DEAR DAVI

GUARANTEED Return

Davi discovers BunjiBall and becomes a dog on his own

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I’m what some call a half-hearted fetcher—I chase, but don’t always bring back. Then I discovered BUNJIBALL. It’s a throw-and-go toy developed by local entrepreneur and dog-lover Steve Petitt, and it’s all the rage, especially at the beach. Spokesdog Simba says it’s been LAB-tested and LAB-approved. The jury is still out on whether the toy could turn a hound into a retriever, but the story is convincing.

Simba on BunjiBall:

My human is a former professional baseball player and understands that more throwing means more wear and tear. That’s why he invented a fetch toy that’s easy on the elbow and provides a good bout of healthy exercise for dogs—and humans.

With its game-changing design, BunjiBall lets our humans launch amazing distances with less strain on their arms and continue feeding our obsession with playing fetch.

Just a flick of the wrist can fling the ball far, and I mean really far—like hit-one-out-of-the-park far—now that’s some serious fun with less effort.

BunjiBall uses a patented shock-cord system and a tennis ball. The bright yellow is easy to locate in a grassy field or at dusk—plus it floats, it bounces and it’s incredibly durable.

FAST FACTS about BunjiBall:

  • BunjiBall is a local novelty developed in 2016, launched on Amazon in 2017, and is available at pet shops around the area.
  • BunjiBall made its national debut on the Today Show’s “Next Big Think”—Al Roker even commented on its ease of use.
  • The BunjiBallers is a canine club that meets regularly to play fetch. 
  • The pack includes Great Danes and French Bulldogs, but mostly Labs and Golden Retrievers.
  • The ultimate goal for BunjiBall is to build a legacy for co-founders Champ and Sandy and revolutionize the way people play fetch with dogs all over the world.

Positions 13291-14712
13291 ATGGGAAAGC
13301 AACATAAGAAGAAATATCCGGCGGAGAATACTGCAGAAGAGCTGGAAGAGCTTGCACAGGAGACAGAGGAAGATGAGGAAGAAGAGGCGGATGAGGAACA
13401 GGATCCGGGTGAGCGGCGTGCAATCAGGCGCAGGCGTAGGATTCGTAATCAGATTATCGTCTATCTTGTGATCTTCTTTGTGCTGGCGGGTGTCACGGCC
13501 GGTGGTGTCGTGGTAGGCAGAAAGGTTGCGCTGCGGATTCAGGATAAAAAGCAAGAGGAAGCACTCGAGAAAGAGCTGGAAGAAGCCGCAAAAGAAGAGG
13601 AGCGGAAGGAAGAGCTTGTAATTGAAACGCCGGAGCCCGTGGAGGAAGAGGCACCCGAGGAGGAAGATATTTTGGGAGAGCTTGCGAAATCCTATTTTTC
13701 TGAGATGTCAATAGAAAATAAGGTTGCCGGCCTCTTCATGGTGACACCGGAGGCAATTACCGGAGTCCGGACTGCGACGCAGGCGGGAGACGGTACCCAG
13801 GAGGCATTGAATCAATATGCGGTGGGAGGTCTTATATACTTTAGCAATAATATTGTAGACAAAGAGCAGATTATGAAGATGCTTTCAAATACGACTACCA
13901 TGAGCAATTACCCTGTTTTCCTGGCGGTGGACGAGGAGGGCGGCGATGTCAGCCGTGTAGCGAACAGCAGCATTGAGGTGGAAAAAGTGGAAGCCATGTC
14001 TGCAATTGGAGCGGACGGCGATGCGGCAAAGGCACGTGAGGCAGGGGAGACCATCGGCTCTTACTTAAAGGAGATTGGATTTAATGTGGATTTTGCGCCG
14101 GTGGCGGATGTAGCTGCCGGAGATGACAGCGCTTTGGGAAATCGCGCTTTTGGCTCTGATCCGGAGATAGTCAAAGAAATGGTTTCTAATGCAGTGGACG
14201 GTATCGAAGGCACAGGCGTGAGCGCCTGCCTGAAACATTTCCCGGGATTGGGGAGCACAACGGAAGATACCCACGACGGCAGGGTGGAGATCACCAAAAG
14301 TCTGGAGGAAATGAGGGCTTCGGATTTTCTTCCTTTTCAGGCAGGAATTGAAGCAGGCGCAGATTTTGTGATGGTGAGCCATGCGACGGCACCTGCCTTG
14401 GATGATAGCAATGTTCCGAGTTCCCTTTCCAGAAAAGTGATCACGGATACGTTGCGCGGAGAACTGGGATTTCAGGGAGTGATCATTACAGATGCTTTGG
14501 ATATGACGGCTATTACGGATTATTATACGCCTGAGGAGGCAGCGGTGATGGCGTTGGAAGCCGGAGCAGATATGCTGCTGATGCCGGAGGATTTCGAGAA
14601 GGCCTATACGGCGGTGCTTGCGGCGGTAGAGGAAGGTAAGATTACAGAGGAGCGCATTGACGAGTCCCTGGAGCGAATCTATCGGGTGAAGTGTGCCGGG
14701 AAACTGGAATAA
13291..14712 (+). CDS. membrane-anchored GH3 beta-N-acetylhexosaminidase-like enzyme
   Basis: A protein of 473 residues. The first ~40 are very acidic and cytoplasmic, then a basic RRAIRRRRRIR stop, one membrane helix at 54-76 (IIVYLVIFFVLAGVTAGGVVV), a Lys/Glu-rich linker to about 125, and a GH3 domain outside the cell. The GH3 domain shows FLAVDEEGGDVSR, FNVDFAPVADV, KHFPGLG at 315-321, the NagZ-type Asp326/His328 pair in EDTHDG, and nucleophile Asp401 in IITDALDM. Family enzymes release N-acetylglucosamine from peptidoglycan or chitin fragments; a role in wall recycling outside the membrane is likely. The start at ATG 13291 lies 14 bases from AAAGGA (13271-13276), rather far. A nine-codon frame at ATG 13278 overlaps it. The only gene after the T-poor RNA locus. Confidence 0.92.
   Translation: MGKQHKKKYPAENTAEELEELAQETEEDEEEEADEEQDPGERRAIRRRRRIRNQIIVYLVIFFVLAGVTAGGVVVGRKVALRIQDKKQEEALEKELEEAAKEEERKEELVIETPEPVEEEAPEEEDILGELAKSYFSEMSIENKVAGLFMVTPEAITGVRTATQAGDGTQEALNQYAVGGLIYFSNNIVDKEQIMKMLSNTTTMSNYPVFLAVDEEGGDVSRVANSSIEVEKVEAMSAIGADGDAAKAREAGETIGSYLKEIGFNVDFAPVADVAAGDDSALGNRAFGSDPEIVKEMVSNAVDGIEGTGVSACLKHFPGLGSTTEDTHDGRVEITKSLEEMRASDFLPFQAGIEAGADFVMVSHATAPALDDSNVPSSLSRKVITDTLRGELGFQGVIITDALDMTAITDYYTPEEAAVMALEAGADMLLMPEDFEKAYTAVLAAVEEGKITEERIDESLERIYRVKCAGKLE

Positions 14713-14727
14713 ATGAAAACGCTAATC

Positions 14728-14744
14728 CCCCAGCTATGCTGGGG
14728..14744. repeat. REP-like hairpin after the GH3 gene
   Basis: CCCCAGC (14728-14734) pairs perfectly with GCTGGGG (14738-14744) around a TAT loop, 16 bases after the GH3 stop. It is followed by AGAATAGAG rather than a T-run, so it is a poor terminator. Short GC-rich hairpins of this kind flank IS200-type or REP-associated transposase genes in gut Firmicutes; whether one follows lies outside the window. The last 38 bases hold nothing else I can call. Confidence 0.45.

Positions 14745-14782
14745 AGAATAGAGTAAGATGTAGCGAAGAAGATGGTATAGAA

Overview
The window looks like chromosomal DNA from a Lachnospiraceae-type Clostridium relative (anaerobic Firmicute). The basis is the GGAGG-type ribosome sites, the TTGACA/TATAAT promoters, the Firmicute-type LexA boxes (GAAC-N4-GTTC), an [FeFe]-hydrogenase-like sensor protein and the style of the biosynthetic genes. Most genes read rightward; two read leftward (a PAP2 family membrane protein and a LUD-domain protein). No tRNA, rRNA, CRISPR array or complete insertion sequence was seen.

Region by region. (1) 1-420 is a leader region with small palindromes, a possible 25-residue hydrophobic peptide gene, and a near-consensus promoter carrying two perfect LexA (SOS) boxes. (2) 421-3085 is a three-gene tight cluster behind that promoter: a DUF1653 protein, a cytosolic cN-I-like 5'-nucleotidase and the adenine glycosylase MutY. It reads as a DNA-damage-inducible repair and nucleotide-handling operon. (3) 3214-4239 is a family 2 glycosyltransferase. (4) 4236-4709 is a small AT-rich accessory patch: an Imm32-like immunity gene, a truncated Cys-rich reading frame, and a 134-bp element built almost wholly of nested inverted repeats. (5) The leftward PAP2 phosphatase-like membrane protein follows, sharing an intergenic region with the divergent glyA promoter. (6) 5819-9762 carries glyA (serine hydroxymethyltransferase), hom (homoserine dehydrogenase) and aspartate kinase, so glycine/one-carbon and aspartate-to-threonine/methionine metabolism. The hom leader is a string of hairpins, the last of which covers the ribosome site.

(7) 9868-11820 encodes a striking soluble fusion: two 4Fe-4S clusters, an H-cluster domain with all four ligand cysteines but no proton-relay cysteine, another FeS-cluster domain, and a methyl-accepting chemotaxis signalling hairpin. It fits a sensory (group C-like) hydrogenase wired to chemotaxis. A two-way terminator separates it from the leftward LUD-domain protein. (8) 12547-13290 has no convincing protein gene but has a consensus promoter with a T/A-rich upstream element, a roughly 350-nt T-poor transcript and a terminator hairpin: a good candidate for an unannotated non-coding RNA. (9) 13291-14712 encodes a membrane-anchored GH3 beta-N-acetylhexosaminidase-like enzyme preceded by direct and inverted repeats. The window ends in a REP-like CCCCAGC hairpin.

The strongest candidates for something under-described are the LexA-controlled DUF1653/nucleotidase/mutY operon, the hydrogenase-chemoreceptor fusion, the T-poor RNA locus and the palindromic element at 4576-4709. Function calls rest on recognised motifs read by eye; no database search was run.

• The second generation BunjiBall is set to hit the market in September; it will be made from nontoxic thermoplastic rubber.
  • BunjiBall is safe, affordable and able to reach distances of 85 yards.

It’s a strange concept, playing fetch. Why on earth would any animal, especially one as clever as a dog, so eagerly want to have a ball—or stick—or any object—thrown for them to chase and bring back, only to repeat the process again and again. And again. There doesn’t seem to be any reason to it, yet there is—it’s a canine instinct.

Dogs are programmed to want to fetch; it’s bred into us. This innate desire to bring things to our humans has been a part of being a dog for thousands of years, and probably why we quickly catch on to playing fetch today. It’s fun, and the praise we receive from flexing our natural capabilities is over the top. When we can retrieve a slobbery ball and take it back to our human, it’s a good day in dog world.

For details about BunjiBall, go to bunjiball.com.

Happy fetching!
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Davi the dachshund may not be the most avid fetcher, but he always brings his love to his mom.

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